|Care For Vulnerable Population Fails To Improve
For the third year in a row, NCQA found that the
performance of health plans serving Medicare and Medicaid patients
failed to appreciably improve quality on key measures.
That was called "unacceptable" by Vernon K. Smith, a
principal in Lansing, Mich.-based Health Management Associates, and one
of the nation’s leading experts on Medicaid. "Three years of
little or no improvement in care quality is truly surprising, and
should be unacceptable."
More than 100 million Americans depend on Medicare and
Medicaid for their care and that number is growing. Enrollment grew in
2008 and will grow even more as the economy remains in free fall and
the Baby Boom generation becomes eligible.
Congress is considering making changes to
Medicare’s payment system for these plans, including the
introduction of financial incentives to improve quality.
In another disturbing trend, the study found that
quality of care varies from region to region in America. For example,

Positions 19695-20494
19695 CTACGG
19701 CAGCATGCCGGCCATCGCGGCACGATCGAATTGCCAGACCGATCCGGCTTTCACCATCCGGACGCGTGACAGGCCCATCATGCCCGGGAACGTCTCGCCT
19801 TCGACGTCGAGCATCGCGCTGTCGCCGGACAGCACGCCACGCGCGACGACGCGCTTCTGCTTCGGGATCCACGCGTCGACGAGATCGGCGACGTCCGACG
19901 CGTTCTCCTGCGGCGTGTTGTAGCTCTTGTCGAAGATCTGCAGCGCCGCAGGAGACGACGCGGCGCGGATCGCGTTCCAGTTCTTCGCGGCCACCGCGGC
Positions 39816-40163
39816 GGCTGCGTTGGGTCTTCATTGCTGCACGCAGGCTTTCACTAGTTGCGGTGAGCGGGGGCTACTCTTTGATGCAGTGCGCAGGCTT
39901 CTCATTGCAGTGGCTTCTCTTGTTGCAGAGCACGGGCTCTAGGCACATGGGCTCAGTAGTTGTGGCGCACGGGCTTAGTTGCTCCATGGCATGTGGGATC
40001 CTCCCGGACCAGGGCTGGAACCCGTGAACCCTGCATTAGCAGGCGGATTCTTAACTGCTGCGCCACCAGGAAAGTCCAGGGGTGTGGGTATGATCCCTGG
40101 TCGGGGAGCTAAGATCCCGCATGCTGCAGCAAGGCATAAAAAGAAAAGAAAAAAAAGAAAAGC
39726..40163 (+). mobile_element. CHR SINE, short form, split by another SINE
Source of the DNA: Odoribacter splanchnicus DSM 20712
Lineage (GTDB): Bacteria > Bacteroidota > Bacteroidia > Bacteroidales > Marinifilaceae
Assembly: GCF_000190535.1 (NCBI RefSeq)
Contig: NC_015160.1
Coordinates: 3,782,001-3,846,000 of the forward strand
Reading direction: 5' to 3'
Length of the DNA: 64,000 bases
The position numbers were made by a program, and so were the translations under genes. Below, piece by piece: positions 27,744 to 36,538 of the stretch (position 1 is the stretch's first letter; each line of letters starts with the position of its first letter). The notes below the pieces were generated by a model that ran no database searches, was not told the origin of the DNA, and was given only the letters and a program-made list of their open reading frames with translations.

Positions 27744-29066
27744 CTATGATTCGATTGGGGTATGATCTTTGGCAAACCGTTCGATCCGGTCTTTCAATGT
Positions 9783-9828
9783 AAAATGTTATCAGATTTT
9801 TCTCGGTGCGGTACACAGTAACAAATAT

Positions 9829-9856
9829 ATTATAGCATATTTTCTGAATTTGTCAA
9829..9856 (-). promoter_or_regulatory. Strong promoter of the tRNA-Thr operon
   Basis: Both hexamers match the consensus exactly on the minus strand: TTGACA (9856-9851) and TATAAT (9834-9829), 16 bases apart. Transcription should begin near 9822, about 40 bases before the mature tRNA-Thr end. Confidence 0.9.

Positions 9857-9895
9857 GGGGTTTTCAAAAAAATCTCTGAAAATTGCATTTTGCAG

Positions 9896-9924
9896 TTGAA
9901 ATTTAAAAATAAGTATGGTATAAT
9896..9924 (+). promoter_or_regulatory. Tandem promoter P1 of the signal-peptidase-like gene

Health plans in the New England region treating diabetes and
cardiovascular disease continued to outpace all others and the quality
of care in the South Central region for diabetes and cardiovascular
disease did the worst.
"These quality gaps translate into preventable heart
attacks, strokes and other serious medical events, not to mention
billions of dollars in avoidable medical costs," said Cristie Upshaw
Travis, CEO of the Memphis Business Group on Health.
NCQA again measured the value of health plans by
combining quality measures with an assessment of how many resources
were used to achieve those results. There were wide variations in both
spending and quality and NCQA found essentially no relationship between
cost and quality.
"Healthcare doesn’t follow the pay-more get-more
rule," said NCQA Executive Vice President Dr. Greg Pawlson. "You
can’t simply spend your way to better health or to a health care
system that delivers high value for the costs."
NCQA’s full State of Health Care Quality 2009 report is available on the Web at www.ncqa.org/sohc. To see the Health Plan Report Card, visit http://reportcard.ncqa.org.